On Monday, the Biden administration released the annual presidential budget request and a two-page fact sheet on the forthcoming 2022 National Defense Strategy (NDS). While the full budget materials are yet to be released, including justification books and a full NDS, these initial documents provide significant fodder for assessing the direction and priorities of the Department of Defense for the coming year. Continue reading this edition of Sharper to explore their ideas and recommendations.
Risky Business: Future Strategy and Force Options for the Defense Department
Last year, in anticipation of the next NDS, Dr. Stacie L. Pettyjohn, Becca Wasser, and Jennie Matuschak examined three possible strategy and force structure options for the Biden administration under a flat budget. Using tabletop exercises and budgetary analysis, they assessed whether these options could sufficiently meet the challenges of daily competition and future great-power conflict and ensure America’s long-term military technological edge. In this report, they wrote, “the FY23 budget will need to accept more risk and further prioritize to prepare the force for the most challenging and consequential threats. If the Biden administration does not make these hard choices or Congress refuses to support this strategy, the chasm between U.S. strategic and military objectives and the costs of achieving them will only grow significantly. Trying to do too much is a risky business that could result in the United States losing its military technological edge and, ultimately, a war against a great power.”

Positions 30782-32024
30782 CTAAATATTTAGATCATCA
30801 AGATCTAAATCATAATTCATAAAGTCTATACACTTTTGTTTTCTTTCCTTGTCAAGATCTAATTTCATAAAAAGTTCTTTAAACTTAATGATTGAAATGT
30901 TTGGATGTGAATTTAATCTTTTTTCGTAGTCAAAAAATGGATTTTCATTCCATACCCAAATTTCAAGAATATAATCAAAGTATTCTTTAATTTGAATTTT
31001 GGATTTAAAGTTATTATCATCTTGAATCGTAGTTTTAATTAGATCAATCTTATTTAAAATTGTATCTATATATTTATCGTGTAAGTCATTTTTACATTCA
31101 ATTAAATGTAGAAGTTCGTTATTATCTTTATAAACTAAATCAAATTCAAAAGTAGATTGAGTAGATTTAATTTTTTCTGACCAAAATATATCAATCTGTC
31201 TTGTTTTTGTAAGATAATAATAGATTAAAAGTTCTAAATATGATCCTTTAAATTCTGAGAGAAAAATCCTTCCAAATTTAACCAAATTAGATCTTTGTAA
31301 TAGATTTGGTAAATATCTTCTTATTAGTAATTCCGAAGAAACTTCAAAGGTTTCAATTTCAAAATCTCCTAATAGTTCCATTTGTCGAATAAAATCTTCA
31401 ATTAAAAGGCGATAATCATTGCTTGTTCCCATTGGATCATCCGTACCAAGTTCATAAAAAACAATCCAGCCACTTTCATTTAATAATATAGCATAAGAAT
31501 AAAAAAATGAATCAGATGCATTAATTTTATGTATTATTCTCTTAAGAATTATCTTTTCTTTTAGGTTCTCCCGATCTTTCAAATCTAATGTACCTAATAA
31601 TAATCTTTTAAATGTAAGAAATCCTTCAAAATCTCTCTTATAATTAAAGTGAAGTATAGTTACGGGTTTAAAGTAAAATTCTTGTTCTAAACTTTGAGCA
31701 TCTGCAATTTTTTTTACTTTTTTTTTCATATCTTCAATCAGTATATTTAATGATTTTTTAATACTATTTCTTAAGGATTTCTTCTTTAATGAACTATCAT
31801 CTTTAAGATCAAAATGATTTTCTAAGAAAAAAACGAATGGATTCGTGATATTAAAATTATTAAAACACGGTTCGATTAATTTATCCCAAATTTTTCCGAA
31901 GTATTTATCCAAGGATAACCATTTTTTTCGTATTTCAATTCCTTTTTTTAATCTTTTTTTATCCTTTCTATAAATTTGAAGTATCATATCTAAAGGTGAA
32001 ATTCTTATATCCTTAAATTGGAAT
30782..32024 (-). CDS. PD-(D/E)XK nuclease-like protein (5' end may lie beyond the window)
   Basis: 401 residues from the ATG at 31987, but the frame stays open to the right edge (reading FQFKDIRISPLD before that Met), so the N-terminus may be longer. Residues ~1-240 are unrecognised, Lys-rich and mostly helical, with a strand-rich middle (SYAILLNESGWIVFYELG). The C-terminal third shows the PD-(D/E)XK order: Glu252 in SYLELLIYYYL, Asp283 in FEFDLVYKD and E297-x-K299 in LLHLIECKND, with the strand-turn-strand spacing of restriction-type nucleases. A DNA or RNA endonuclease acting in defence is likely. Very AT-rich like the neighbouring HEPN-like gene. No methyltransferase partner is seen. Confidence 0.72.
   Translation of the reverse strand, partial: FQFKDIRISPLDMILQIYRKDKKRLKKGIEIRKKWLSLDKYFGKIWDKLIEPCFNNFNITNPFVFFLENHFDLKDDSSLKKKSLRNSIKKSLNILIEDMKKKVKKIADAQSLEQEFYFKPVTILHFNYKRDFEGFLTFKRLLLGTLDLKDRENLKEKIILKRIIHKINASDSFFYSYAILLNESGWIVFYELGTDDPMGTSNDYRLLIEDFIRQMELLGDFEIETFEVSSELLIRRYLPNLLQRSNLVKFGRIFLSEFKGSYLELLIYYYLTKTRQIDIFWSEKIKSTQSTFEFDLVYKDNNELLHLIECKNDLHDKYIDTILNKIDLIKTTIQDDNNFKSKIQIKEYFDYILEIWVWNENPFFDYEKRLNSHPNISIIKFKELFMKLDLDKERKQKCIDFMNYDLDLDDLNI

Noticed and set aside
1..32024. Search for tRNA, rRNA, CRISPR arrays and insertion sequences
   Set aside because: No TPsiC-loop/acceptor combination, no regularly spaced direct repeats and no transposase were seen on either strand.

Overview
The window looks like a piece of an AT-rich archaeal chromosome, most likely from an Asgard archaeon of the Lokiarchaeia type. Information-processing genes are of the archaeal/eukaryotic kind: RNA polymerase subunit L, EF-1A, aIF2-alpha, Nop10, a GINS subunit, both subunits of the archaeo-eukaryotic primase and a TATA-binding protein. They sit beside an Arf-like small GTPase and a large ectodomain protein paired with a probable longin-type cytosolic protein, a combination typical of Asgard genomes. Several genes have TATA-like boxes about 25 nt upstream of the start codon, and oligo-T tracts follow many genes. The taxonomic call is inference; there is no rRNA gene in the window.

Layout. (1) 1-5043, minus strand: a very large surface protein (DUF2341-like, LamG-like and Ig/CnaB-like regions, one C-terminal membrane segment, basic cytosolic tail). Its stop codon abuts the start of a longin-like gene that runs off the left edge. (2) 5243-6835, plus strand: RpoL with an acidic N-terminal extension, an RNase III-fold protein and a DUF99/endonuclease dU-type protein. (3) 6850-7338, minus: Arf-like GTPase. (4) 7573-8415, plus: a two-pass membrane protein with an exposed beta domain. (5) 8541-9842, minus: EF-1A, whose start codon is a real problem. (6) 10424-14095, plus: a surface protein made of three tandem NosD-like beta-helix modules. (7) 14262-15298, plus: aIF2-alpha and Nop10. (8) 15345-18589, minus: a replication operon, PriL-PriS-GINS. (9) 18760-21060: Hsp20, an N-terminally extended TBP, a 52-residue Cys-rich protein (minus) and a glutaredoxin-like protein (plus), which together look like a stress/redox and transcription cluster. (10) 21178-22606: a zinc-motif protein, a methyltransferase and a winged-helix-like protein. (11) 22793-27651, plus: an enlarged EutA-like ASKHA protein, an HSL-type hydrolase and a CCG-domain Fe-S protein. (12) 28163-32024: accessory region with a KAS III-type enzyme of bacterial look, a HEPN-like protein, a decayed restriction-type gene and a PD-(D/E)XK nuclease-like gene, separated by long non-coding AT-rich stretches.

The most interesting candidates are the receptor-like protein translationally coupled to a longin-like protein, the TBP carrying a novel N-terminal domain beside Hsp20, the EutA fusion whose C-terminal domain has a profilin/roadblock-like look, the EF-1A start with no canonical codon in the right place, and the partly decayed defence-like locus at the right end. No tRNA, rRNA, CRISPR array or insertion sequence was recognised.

Mission Brief: The Next National Defense Strategy with Dr. Mara Karlin
In December 2021, Becca Wasser spoke with Dr. Mara Karlin on the evolving security environment and its implications for the forthcoming National Defense Strategy. "The idea of integrated deterrence means that you are integrating across your domains, so as I'm looking at a challenge, how does cyber play into it? How does space play into it? How do you integrate across the whole of government? When we see a challenge, how do we make sure that we are using the military when it fits for a purpose? We're thinking about diplomacy, and indeed leading with diplomacy. It also means integrating across allies and partners,” said Karlin.
Navigating the Billions: A Beginner’s Guide to the Defense Budget